On the other hand, if Dr. Whyte finds that the fluid is infected and filled with pus, he would proceed to remove it as well as the fungal affected parts of her lung. This is majory surgery going in through the side under her ribs. It becomes riskier too because her body is not making platelets to help in clotting. But Brianna is ready to have this done, she is so tired of the pain and coughing. Of course, I'm praying it's just the scope and tube today so that the bigger surgery can be done when her body can handle it better.

The doctors have lined up all sorts of platelets for her. She can't have just any ol' platelets either. Because of all the previous transfusions, her body has built up antibodies to certain HLA types. So it was also a major consideration among the doctors here whether they should proceed with the procedure today if the blood bank wasn't able to supply a enough units of HLA specific platelets.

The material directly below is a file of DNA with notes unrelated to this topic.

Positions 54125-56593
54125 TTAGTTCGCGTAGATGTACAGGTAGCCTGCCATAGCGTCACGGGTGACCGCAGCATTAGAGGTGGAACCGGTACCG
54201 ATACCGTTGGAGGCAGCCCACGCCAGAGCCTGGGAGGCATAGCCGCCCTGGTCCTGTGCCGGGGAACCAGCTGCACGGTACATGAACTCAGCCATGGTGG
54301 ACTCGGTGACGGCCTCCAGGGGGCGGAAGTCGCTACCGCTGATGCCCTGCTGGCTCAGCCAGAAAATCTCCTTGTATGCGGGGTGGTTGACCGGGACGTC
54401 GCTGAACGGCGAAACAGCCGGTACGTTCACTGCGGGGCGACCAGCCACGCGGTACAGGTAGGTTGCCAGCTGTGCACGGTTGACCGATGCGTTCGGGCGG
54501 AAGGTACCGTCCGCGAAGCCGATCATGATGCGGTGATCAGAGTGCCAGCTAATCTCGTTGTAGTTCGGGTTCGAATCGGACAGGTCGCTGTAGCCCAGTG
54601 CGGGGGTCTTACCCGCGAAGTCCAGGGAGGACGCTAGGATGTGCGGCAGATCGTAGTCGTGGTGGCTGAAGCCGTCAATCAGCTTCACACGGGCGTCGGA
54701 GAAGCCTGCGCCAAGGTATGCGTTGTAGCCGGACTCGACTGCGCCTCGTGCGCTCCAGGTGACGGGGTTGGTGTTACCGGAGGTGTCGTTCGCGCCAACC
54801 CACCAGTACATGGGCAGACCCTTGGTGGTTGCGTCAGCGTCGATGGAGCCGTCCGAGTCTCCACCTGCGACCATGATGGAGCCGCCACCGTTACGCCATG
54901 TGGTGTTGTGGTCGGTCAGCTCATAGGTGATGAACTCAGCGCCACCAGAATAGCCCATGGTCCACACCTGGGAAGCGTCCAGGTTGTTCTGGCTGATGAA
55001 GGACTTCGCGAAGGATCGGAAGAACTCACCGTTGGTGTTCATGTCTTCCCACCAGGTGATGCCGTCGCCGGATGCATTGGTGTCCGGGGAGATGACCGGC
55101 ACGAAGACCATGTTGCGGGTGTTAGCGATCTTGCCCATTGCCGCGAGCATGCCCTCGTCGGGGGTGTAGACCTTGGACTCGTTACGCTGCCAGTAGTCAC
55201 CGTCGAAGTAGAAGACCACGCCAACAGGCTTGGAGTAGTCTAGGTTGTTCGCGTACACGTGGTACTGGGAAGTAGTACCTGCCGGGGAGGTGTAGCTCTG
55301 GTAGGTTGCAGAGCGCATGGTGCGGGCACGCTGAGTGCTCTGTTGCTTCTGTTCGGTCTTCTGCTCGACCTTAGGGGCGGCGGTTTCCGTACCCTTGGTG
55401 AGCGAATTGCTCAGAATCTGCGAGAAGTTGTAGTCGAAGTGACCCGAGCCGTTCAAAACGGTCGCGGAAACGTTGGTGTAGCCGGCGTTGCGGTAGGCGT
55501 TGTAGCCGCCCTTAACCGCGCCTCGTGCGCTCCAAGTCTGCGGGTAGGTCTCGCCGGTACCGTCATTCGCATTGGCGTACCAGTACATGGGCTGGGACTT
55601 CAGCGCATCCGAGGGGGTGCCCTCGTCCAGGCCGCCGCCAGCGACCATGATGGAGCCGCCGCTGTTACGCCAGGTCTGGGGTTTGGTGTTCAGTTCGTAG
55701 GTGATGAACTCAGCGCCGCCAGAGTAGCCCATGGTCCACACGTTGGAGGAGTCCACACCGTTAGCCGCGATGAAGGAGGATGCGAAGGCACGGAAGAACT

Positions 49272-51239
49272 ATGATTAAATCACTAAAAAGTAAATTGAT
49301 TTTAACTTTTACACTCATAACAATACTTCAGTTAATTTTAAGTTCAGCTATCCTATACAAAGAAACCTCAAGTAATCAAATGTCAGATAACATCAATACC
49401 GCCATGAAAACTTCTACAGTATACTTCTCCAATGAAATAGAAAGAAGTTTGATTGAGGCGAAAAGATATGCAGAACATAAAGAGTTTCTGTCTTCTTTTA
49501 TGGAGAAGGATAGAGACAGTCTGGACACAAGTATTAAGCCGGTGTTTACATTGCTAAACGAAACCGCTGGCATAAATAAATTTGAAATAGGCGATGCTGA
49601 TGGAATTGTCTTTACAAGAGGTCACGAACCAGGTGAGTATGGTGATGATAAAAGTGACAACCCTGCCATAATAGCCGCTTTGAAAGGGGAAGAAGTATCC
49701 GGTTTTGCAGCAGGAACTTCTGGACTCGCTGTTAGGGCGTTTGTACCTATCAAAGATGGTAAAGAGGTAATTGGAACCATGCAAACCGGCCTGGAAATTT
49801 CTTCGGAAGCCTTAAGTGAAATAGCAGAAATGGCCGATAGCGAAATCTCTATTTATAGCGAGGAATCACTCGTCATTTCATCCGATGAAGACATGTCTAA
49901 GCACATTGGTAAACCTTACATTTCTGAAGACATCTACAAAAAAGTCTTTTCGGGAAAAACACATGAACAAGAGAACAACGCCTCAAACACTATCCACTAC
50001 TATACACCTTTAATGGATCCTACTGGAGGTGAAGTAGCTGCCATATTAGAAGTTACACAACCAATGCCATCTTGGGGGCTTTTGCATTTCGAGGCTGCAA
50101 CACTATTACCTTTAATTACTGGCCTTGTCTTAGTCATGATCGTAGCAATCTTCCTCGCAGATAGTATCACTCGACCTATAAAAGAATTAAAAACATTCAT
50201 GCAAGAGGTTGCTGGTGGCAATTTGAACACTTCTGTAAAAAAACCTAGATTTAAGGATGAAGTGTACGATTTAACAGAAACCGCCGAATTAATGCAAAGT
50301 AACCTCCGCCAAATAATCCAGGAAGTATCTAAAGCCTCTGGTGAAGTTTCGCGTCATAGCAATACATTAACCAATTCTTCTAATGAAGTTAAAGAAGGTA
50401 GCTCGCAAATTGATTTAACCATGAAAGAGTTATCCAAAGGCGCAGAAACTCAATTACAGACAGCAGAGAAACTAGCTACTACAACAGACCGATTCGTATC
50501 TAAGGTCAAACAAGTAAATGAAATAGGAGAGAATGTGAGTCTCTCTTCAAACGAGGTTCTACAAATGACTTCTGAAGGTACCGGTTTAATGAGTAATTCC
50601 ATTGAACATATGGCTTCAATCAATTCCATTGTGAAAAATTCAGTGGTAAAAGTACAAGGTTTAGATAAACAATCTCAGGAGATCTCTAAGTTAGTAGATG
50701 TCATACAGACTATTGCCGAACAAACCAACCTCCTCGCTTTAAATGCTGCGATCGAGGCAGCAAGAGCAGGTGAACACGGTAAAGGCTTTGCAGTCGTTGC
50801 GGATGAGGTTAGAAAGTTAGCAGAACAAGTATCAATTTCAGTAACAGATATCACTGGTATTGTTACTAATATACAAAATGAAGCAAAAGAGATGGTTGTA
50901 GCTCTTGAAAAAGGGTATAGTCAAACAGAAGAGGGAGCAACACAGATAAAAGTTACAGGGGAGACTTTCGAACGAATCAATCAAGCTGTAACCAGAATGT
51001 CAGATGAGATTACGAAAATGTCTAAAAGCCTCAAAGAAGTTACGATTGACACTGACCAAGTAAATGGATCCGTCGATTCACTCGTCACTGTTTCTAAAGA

So here I am at 8 am, our room is packed and Brianna is sleeping while we wait for the call from the OR that they're ready for her. She will spend tonight in the pediatric Cardiovascular Intensive Care Unit (CVICU). Anytime a bone marrow patient has to go to the ICU, they have to pack up their belongings and be ready to give up their room to another patient. We don't know how many nights she will be there, but I won't be able to sleep in the room with her and we can't keep our transplant room. Depending on what happens inthe next couple of hours will determine where we will be. No matter what, I will be sitting by her bedside in the ICU until I know she's doing well.